Helping Children Fall Asleep: Sleep Onset Problems in Children

Last updated: May 20, 2019

The information on this website is not intended to replace a one-on-one relationship with a qualified health care professional and is not intended as medical advice. Read our full medical disclaimer.

Sleep disorders can affect anyone. This includes children. Research by the National Sleep Foundation found that around 65 percent of children ages 10 years old and below suffer from a sleep disorder. According to a study at the Northwestern University Medical Center, lack of sleep is one of the leading causes of behavioral problems in children.

One of the most common sleep disorders among children is Sleep-Onset Insomnia. This is a type of insomnia characterized by the inability to fall asleep early in the night. It is something that we commonly see in children. They go to bed and instead of sleeping they play or talk to their siblings. Most of the time this behavior gets treated as normal behavior. However, this is a type of insomnia that needs treatment.

How can we help children deal with Sleep-onset Insomnia?

Most of the time sleep-onset insomnia in children is treatable without the need for the use of medications. There are techniques that a parent or caregiver can employ to help a child fall asleep on the assigned bedtime. Here are some things that can help a child with sleep-onset insomnia.

Positive reinforcement

Positive reinforcement is a type of reward system that a parent can use to get a child to sleep on time. For example, a parent can give 1 or more tokens to a child that he can use if he doesn’t want to sleep yet. The parent can take the token in as a bedtime pass to allow the child to stay awake. If the child goes to sleep without using the token the child can exchange the token for a reward. The reward can be something small like a favor. The favor doesn’t have to be monetary in nature. It can as simple as an additional half hour of playtime. However, this technique may not work with older children.

Decreased parental attention

The presence of a parent or a caregiver can delay the sleep onset on a child. A child might not go to sleep and instead try to converse or play with the parent. A parent should decrease his or her presence when the child is already on the bed. Parents need to do this gradually. For example, during the first night the parent can sit on a chair next to the bed until the child falls asleep. The following night the chair gets moved next to the door. This will help train a child sleep without someone guarding. A parent can also try to excuse himself/herself with an errand so he/she can leave the child alone. The parent can increase this time away from the child with each passing night.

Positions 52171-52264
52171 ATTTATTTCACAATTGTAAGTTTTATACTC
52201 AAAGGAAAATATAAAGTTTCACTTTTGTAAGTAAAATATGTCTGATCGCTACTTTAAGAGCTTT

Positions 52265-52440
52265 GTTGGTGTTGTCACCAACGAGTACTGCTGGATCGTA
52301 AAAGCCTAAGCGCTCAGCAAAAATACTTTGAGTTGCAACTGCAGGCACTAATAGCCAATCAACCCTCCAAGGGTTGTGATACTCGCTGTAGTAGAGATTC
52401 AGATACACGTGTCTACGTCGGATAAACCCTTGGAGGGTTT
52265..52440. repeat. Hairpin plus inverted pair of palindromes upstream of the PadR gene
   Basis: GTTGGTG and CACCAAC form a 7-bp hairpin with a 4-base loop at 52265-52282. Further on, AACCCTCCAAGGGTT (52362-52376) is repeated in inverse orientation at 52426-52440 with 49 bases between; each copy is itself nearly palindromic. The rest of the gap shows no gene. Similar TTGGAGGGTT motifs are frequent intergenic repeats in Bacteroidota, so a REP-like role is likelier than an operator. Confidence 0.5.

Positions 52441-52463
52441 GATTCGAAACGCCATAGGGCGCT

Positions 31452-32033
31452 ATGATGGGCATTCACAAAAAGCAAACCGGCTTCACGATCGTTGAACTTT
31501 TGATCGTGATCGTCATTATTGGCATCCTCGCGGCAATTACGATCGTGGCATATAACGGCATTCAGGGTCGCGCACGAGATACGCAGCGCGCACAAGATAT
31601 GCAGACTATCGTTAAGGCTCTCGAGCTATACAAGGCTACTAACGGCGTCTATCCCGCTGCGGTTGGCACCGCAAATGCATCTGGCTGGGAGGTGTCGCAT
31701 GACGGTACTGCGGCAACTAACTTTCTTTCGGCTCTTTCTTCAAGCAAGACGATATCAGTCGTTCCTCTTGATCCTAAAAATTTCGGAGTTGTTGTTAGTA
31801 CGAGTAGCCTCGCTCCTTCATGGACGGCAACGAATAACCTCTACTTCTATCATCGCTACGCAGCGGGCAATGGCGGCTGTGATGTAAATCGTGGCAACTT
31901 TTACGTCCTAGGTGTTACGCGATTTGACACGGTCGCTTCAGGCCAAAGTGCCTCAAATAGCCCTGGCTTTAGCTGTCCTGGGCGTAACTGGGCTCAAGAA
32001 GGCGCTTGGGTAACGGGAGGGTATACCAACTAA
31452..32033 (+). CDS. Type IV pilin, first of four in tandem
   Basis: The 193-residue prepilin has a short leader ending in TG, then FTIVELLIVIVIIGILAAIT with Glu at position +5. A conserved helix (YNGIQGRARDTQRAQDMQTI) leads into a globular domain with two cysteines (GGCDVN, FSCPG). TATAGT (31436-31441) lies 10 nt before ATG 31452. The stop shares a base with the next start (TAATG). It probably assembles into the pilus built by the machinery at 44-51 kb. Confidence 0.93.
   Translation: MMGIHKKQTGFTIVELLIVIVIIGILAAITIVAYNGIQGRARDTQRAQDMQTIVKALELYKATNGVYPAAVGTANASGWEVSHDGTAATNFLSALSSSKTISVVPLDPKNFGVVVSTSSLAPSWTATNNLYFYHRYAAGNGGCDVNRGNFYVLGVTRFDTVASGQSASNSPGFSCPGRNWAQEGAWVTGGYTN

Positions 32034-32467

Avoid stimulating activities

A child should not engage in stimulating activities close to bedtime. An example is watching TV. A child can get animated after watching an engaging movie or TV show. This can lead to the child talking about what he just watched and delay the onset of sleep. Limit stimulating activities to at least 1 hour before bedtime.

Bedtime fading

Bedtime fading is a technique that involves moving bedtime to an earlier time. Let’s say that the designated bedtime is 8:30 PM. If the child doesn’t want to sleep during bedtime, allow the child to stay up. The following night move the bedtime to half an hour earlier than the time the child wants to go to bed. If the child wants to go to bed at 10 PM have the child go to bed at 9:30 PM. Continue moving the bedtime to an earlier time until it reaches the original bedtime.

Sleep hygiene

Practicing good sleeping habits can help a child avoid sleep-onset insomnia. An example of a good sleeping habit is setting a consistent sleep schedule. Follow the sleep schedule even during weekends. This will help the child establish a regular Circadian Rhythm or Sleep-wake Cycle.

Another good sleeping habit is limiting the use of the bed for sleeping. The child should not be allowed to play in the bed. This way the child knows that being in bed means that it is time to sleep and not to play.

Avoid consuming stimulating foods and drinks at least 2 hours before bedtime. An example is drinking soft drinks. These contain caffeine that can keep the child awake past bedtime.

The information on this website is not intended to replace a one-on-one relationship with a qualified health care professional and is not intended as medical advice. Read our full medical disclaimer.

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